…with Darren Wright, company founder, & Bryn Atherton, Commercial Director
Tell us about how you got into the freight industry.
W: I fell into the industry by chance, really.
I remember my first interview was the day after Cantona’s famous fly kick on the Crystal Palace fan at Selhurst Park in 1995. We only talked about that event for the whole of the interview and given my soon-to-be new boss was also an avid Man Utd fan I think that pretty much secured me the job! I had no prior knowledge of the shipping industry and the definition of a container to me was something you packed your sandwiches in for work. Considering almost everything we buy and sell has encountered a freight journey, it was surprising how little people seemed to know about the industry. Even now when people ask what I do and my response is ‘shipping’ or ‘logistics’, most don’t quite grasp what that is until I point out everything they are wearing or using is likely to have been shipped in some way. I suppose it was the unknown, almost secretive aspect of the Industry which got me hooked.
What’s your background in shipping?
DW: Having spent nine years after leaving school learning the trade for one of the industry’s leading independent forwarding agencies. During a period when container shipping was very much the norm I learned more about the specialist services such as OOG shipping, breakbulk and vessel chartering.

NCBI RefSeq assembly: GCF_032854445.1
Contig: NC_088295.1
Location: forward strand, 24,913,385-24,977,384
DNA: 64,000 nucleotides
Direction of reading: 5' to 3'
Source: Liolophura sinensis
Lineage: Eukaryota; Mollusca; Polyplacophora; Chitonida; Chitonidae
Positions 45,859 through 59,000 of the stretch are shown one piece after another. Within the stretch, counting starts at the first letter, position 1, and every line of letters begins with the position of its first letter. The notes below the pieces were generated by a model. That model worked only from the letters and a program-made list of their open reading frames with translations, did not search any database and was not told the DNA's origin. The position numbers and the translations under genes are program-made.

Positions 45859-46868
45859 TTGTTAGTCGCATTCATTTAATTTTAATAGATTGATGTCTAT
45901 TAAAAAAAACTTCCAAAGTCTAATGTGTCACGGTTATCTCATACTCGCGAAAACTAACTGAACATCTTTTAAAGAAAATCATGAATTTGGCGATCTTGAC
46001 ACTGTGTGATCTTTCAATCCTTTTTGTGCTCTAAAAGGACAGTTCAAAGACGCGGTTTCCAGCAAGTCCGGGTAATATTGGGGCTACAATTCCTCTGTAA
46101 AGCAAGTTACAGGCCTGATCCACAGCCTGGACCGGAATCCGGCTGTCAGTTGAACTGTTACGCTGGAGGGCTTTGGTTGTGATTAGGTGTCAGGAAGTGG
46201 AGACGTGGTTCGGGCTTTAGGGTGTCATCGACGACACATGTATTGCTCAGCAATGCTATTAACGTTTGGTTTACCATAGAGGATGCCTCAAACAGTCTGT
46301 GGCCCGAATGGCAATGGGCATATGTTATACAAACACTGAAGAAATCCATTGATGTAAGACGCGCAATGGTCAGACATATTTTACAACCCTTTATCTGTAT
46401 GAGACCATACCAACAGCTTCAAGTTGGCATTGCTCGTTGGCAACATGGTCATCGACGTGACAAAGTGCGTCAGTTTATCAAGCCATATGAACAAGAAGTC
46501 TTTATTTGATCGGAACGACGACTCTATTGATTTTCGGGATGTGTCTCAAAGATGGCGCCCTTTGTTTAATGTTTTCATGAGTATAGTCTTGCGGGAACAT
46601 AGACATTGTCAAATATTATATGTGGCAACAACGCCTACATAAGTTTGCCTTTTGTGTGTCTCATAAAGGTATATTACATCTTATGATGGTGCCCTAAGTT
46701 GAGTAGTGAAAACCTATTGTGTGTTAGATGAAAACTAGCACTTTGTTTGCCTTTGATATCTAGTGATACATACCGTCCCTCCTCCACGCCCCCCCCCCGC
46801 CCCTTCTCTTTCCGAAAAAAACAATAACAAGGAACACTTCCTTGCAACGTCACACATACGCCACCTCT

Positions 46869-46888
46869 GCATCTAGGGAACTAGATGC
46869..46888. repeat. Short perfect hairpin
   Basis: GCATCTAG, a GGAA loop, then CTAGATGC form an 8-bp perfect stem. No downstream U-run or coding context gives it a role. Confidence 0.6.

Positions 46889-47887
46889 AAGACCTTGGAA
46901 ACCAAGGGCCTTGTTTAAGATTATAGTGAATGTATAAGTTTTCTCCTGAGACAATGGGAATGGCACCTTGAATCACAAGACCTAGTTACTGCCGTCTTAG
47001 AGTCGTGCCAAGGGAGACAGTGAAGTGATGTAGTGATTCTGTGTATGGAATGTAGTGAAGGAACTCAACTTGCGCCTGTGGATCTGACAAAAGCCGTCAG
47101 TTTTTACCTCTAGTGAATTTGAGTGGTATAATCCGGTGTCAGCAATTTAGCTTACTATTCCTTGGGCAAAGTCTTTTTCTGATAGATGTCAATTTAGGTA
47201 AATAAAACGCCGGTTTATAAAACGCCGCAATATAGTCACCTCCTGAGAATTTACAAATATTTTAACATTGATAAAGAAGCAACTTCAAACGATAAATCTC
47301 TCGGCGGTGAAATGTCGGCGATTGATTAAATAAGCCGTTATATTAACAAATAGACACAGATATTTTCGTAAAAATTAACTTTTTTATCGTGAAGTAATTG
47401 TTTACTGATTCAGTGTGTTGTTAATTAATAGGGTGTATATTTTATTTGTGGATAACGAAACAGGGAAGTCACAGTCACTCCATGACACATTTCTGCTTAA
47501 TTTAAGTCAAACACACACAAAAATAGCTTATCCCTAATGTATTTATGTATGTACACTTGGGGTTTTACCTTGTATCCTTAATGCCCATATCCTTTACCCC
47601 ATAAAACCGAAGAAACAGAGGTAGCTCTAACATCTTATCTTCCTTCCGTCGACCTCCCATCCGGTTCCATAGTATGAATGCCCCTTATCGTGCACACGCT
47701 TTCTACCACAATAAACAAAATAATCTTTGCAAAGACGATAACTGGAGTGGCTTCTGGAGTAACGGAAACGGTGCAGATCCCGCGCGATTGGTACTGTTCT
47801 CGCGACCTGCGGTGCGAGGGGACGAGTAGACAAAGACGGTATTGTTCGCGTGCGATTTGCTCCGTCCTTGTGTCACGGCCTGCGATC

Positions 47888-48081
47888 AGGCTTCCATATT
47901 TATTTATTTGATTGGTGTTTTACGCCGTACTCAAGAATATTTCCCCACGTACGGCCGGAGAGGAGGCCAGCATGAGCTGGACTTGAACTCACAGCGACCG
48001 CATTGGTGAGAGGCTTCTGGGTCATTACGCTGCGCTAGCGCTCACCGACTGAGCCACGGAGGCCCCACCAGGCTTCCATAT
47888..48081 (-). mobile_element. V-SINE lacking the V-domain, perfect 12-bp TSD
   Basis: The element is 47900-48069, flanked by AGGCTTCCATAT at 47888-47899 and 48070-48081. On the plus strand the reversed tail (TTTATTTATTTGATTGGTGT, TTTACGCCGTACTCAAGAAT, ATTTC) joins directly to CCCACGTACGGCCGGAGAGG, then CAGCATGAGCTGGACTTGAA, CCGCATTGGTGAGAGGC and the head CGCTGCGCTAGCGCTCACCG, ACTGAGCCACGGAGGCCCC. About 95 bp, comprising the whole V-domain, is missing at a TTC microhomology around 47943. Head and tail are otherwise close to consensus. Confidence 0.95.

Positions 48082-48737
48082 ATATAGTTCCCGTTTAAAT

I saw a potential gap in the then-booming market around the oil & gas industry, given the increasing number of large and more interesting shipments of equipment for both infrastructure and supplies within this field. This led to the formation of Allseas Global Logistics, which was established in 2003. At just 24 years old I was still a youngster and in many respects still learning, particularly on the know-how of running a business. But that’s the beauty of this industry: I’ve recently passed the 40-years-old milestone, probably can be considered a veteran after 23 years, yet there are still things to learn or improve, which keeps us all motivated.
Tell us a little more about your out-of-gauge specialisms.
BA: High, heavy and awkward cargo has always been the core product offering at Allseas. We have a passion and a drive to find the most cost-effective and hassle-free solutions for our clients’ complex cargo.
We love the big stuff, and to complement our in-depth knowledge and experience we have invested heavily in our own specialised cargo equipment stock such as a fleet of flat-rack and open-top containers, plus specialist lifting equipment and storage facilities for long, tall and heavy cargo.